A viral song titled "Old Town Road" from Atlanta-based rapper Lil Nas X has sparked debate and outrage online after it was removed from Billboard's Hot Country Songs chart.

Lil Nas X went viral with the video for "Old Town Road," which pairs a hip-hop beat with a banjo and traditional country lyricism. The video features imagery that borrows heavily from themes of the Old West, and it swept the internet after it became popular via the TikTok app in March, debuting at No. 19 on Billboard's Hot Country Songs chart on March 16.

The song has since been removed from consideration for that chart, prompting intense debate online as to whether "Old Town Road" qualifies as country music, and whether race might have played a role in Billboard's decision.

"Old Town Road" also placed on Billboard's Hot R&B/Hip-Hop Songs chart,  as well as its all-genre Hot 100 chart. Billboard did not publicly share the decision to remove the track from the Hot Country Songs chart. but a source tells Rolling Stone that Billboard informed Columbia Records, Lil Nas X's record label, that including the song on the Hot Country Songs chart was a mistake.

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"Upon further review, it was determined that "Old Town Road" by Lil Nas X does not currently merit inclusion on Billboard‘s country charts," Billboard says in a statement to Rolling Stone. "When determining genres, a few factors are examined, but first and foremost is musical composition. While "Old Town Road" incorporates references to country and cowboy imagery, it does not embrace enough elements of today’s country music to chart in its current version.”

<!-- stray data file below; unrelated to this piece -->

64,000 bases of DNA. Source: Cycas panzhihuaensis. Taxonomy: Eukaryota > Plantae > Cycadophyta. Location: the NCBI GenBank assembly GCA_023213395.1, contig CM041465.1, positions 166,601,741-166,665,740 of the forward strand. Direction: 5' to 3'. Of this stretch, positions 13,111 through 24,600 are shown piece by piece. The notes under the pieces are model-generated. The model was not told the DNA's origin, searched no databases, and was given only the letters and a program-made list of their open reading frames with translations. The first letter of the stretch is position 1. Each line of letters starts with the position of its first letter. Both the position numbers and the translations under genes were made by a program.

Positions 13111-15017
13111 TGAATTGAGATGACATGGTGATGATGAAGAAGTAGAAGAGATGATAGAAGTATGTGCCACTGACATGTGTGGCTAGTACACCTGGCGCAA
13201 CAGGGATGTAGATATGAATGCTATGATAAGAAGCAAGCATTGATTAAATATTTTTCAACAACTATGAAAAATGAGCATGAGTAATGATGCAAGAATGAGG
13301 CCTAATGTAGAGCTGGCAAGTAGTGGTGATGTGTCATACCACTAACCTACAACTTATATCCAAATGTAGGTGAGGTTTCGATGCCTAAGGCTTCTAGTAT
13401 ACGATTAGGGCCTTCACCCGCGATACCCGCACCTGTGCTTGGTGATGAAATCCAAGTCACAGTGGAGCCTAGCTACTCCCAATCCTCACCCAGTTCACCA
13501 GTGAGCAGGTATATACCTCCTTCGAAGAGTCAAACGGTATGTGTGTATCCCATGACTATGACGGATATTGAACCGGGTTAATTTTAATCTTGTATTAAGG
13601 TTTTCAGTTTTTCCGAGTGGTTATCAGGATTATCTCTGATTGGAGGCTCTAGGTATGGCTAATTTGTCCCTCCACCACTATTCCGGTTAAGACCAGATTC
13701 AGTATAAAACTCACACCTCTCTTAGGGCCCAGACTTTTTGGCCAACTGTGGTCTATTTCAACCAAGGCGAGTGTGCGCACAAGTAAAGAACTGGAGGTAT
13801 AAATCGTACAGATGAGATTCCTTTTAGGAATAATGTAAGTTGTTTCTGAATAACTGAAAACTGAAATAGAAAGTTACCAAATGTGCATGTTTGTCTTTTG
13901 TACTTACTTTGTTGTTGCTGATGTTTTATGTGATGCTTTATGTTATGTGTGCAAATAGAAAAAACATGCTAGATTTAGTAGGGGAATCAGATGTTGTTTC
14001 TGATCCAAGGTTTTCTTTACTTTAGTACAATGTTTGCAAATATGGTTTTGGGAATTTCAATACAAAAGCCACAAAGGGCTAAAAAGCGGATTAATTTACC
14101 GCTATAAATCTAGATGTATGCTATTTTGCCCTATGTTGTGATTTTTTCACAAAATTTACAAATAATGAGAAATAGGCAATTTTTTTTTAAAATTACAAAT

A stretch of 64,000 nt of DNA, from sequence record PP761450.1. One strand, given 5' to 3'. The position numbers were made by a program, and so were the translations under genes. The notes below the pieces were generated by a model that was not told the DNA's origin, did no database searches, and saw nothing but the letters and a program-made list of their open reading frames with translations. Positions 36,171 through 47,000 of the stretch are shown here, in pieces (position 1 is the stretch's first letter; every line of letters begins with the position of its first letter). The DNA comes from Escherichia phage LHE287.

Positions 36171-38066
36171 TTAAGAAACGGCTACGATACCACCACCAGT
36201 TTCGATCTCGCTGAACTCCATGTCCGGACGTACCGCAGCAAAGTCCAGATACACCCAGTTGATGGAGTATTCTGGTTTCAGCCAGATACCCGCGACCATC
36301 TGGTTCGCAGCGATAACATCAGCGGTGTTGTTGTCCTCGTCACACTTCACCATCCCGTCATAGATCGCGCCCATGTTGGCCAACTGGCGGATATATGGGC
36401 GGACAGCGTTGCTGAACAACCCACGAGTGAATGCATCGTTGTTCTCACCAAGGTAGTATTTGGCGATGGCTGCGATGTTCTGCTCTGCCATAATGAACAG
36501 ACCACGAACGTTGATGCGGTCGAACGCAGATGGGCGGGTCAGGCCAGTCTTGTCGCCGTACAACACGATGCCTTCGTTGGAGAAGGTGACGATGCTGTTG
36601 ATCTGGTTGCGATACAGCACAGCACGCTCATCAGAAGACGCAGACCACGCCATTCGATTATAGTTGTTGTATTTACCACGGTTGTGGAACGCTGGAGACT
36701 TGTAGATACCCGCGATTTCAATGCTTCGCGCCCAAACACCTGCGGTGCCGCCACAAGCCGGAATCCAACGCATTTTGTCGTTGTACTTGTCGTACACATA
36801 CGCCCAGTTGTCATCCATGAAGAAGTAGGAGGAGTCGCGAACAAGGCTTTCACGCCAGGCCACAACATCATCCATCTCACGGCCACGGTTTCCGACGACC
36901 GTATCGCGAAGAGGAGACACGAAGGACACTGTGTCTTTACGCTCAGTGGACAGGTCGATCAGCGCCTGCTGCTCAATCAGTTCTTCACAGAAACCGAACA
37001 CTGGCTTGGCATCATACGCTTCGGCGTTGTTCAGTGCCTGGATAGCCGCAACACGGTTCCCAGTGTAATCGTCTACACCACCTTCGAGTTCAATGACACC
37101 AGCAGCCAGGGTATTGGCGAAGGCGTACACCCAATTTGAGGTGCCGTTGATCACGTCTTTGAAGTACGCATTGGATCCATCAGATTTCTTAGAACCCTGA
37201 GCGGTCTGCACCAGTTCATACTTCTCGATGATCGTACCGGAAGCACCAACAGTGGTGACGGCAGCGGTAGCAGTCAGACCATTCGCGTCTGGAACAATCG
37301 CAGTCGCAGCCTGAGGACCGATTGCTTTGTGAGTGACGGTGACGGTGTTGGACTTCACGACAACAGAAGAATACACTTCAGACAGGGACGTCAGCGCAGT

"Billboard’s decision to take the song off of the country chart had absolutely nothing to do with the race of the artist," a spokesman for Billboard tells Genius.

Lil Nas X's manager, Danny Kang, tells Rolling Stone that his client listed the song as country on various digital music services to try to gain traction.

“On SoundCloud, he listed it as a country record. On iTunes, he listed it as a country record. He was going to these spaces, gaining a little bit of traction on their country charts, and there’s a way to manipulate the algorithm to push your track to the top. That’s favorable versus trying to go to the rap format to compete with the most popular songs in the world," Kang explains. Kang does not believe race played any role in Billboard's decision, saying, "That's a hip-hop song."

An unidentified music distributor tells Rolling Stone that country insiders simply see classifying the song as country as a ploy.

“I talked to people at agencies, people at streaming services down there, people at record labels,” he relates. “Unanimously, everyone kind of looked at it as a gimmick."

Lil Nas X has declined to comment on the matter publicly.

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